A conventional TVC is determined using an aerobic plate count method. The industry standard reference method for food products is the ISO 4833:2003 (Microbiology of food and animal feeding stuffs – Horizontal method for the enumeration of microorganisms – Colony-count technique at 30o
C). Briefly, the method requires the preparation of a series of ten-fold dilutions from the initial dilution. A 1 ml aliquot of each dilution is then dispensed into petri dishes, to which is added 12-15 ml of a molten, non-selective culture medium, such as plate count agar (PCA), at a temperature of 44-47o
C. The plates are then rotated to mix the molten medium and the sample dilution, and allowed to solidify before incubation at 30o
C for 72 hours. After incubation the visible colonies on selected plates (those showing more than 15 and less than 300 colonies) are counted and the result can then be calculated on the basis of the count and the dilution factor.
This basic method can be adapted according to the food sample being examined. For example, chilled foods often contain a high proportion of psychrotrophic bacteria, which may be damaged by exposure to high temperatures. In this case a spread-plate technique, where the inoculum is spread over the surface of a solidified medium, may replace the usual pour-plate method, and the incubation temperature may be reduced.
Although little is needed in terms of costly equipment, conventional TVC methods are labour-intensive and time consuming and require skilled staff. Nevertheless, conventional methods are still widely used in food microbiology laboratories. For this reason a number of instruments have been developed to assist with some of the more laborious operations. These include automated plate readers and counters, dilutors and plate pouring systems. Complete plating systems, such as the Spiral-Plater, are also available. While such automated devices can significantly reduce labour costs and preparation time, the incubation period remains lengthy (at least 48 hours).
(Note: Further details of automated instruments can be found in our method guide ‘Automating the Food Microbiology Laboratory
Rapid enumeration methods
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Direct culture-based methods
Indirect culture-based methods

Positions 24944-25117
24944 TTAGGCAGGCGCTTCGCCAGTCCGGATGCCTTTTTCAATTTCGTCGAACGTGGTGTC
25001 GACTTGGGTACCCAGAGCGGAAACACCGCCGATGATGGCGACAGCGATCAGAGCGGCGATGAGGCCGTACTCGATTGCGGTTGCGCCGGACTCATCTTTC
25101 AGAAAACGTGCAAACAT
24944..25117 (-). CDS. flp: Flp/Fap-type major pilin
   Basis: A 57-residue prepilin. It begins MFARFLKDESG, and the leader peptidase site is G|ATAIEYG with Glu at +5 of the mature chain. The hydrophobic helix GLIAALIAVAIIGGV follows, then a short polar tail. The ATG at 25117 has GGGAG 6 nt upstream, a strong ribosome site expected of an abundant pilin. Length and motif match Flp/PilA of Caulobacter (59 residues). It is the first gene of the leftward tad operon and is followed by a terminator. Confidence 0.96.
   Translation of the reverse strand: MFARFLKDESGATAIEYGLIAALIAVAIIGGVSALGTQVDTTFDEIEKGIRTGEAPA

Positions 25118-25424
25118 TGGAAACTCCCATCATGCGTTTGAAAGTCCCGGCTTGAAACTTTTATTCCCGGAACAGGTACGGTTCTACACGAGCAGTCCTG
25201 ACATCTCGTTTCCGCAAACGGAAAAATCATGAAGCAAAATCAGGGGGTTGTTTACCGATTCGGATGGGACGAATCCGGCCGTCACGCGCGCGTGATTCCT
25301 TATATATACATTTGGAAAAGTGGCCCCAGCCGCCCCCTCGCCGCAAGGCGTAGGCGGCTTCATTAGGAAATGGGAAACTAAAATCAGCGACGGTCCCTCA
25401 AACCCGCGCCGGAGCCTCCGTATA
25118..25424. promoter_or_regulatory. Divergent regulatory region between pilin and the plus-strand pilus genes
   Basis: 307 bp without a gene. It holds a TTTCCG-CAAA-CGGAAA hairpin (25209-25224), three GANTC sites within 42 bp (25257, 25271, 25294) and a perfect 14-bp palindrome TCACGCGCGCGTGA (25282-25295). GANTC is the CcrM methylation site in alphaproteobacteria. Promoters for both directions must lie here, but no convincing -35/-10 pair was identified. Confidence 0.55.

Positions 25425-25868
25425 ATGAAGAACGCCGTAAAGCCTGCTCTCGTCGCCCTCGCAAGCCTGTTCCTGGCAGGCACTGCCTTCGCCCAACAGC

Many different technologies have been applied to the problem of developing rapid TVC methods for foods. Only a few of these have been successful in the long term, although some have been developed further for other applications. For example, ATP measurement was originally intended to be a basis for rapid TVC methods, but problems with interference from non-microbial ATP resulted in the adaptation of the technology for rapid hygiene monitoring, where it has been notably successful. Most of the rapid methods developed to date have relied on culturing the microorganisms present in a sample and the early detection of growth, either directly, or indirectly.
Direct culture-based methods
There are several commercially available systems designed to simplify conventional manual plate count methods by substituting dehydrated medium contained in sheets or films for traditional agar plates. The film may be covered with a fabric layer or a membrane and the medium is rehydrated using a liquid sample or a dilution of a solid sample. The rehydrated film is then incubated and the microbial colonies develop on the surface, where they can be counted by conventional means. Some systems include a chromogenic medium incorporating a redox indicator, such as tetrazolium chloride, which causes bacteria to produce easily visible red colonies. Compared with conventional plate counts, these methods reduce the preparation time and are very space-efficient, but they still rely on the formation of visible colonies. Incubation times are typically 48 hours, so that the overall time saving is limited. Examples of such products with MicroVal and/or AOAC RI approval are Compact Dry TC from Nissui Pharmaceutical and RIDA®COUNT Total made by R-Biopharm.
Indirect culture-based methods
In order to overcome the time limitations of detecting bacterial growth by looking for visible colonies, technologies have been developed that monitor indirect indicators of growth.
This idea has been applied to the dehydrated films described above in the form of the SimPlate® system from BioControl. The SimPlate is inoculated with a sample dilution in the same way as a film, but it has 84 wells built in to the plate and the medium contains a patented “Binary Detection Technology”, which can detect certain bacterial enzymes and produce a colour change. By examining the plate and noting which wells show the colour change, the TVC can be determined. The incubation time is reduced and the method is claimed to produce a result in 24 hours.